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Andrew Maller

Financial Management
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Creating a Meaningful Budget to Direct Your Practice

Creating a Meaningful Budget to Direct Your Practice

A meaningful budget can be one of the most effective planning tools a practice can use to prepare for the future. While many of you likely agree, most medical practices do not undergo a formal budgeting process each year. This can often be attributed to being too busy, not knowing how to get started, or a lack of confidence in your ability to stick to the budget. Regardless, practices that remain successful in today’s environment will likely be those with a strong strategic plan centered around financial discipline.

Budgeting Tips

When creating a budget, practices should break it down into individual components — such as revenue and key expense categories — rather than attempt to tackle the whole thing in one go. Before you get started, consider the tips below.

  • Assess historical data. To forecast the future accurately, it is important to begin with a thorough review of past figures. The review should include financial statements, physician productivity reports, employee payroll reports, marketing spend, etc., for the prior two to three years.
  • Model a profit and loss statement. The budget structure should be set up similarly to a profit and loss (P&L) or income statement, with revenues on top followed by expenses. The goal should be to use the same revenue and expense categories on the income statement, which will help easily integrate the budget into the accounting system.
  • Forecast physician revenue. Creating an accurate forecast of physician revenue can be accomplished in several ways. One approach uses objective data points, such as clinic sessions worked, patient encounters, and revenue (See Table 1).

  • Review staffing levels and wages. Since employee overhead is the largest expense a practice incurs, accurate forecasting of wages and benefits is essential. Start by setting up a worksheet that breaks out each individual employee, as this serves to forecast wages and benefits for the budget year more precisely (See Table 2). This analysis level also allows practices to assess the impact of adding new staff in the budget year.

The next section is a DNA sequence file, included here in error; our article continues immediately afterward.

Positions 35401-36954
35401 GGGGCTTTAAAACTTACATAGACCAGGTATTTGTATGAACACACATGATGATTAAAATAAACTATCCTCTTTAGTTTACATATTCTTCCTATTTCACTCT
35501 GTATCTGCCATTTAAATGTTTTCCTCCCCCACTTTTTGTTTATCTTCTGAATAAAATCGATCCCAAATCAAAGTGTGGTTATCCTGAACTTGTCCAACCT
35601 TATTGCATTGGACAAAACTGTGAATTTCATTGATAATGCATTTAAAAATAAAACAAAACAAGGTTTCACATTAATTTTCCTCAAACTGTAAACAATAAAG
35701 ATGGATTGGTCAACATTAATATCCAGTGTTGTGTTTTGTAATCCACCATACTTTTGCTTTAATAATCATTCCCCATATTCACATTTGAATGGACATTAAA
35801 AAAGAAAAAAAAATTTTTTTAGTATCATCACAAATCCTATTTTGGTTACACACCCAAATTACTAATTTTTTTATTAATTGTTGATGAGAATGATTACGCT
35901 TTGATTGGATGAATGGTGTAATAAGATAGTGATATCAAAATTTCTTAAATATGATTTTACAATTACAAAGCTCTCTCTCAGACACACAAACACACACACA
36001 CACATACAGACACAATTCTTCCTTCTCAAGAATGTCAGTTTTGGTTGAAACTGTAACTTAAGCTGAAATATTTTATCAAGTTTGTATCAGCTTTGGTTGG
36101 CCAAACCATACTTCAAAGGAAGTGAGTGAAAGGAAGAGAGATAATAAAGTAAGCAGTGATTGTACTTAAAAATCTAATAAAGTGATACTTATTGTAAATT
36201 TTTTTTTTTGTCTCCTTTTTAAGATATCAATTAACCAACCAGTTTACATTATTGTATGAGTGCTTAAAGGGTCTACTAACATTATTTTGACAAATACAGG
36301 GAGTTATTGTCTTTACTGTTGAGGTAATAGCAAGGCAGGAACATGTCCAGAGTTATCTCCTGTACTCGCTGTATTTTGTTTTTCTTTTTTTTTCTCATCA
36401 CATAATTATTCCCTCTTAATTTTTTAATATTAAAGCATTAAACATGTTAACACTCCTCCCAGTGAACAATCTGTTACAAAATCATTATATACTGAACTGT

• Anticipate capital purchases. When preparing a budget, it is important to include anticipated capital purchases such as new equipment or facility improvements. Many businesses struggle in this area because the purchase of new equipment can have a major impact on cash flow, directly impacting owner income. Make sure to identify the acquisition's timing, anticipated cost, source of financing, and depreciable life for the asset. Depending on the purchase method, the facility will likely incur interest and depreciation expenses, both of which should be included in the budget.
  • Be conservative (but accurate). As a general rule of thumb, it is best to be conservative when forecasting revenue and expenses. It is almost always recommended to aim low on revenue and high on expenses. With that said, bear in mind that a budget is an important planning tool, and it cannot serve its purpose if it does not accurately reflect the current performance and future expectations of the business.
  • Integrate the budget. Once the revenue and expense projections are complete, the budget should be integrated into monthly reports that compare actual results to the prior year and budget. These reports will help monitor results and identify variances that management can use to create corrective action plans if necessary.

At the end of the budgeting process, the practice should have a plan that establishes clear financial expectations and reflects its overall strategic goals and objectives. It should be used as a management tool that allows the practice to compare actual performance to budget.

A Living Document

When properly executed, the budget is one of the most important tools in running a successful medical practice. A proactive, comprehensive budget gives a practice the ability to properly track results, identify areas of concern, and quickly intervene when issues arise. As such, it should be seen and used as a living document that practices can use to navigate today’s evolving marketplace proactively.

WE CAN HELP. Learn how BSM can help you with your practice's financial aspects by visiting our Financial Management page or contacting us.


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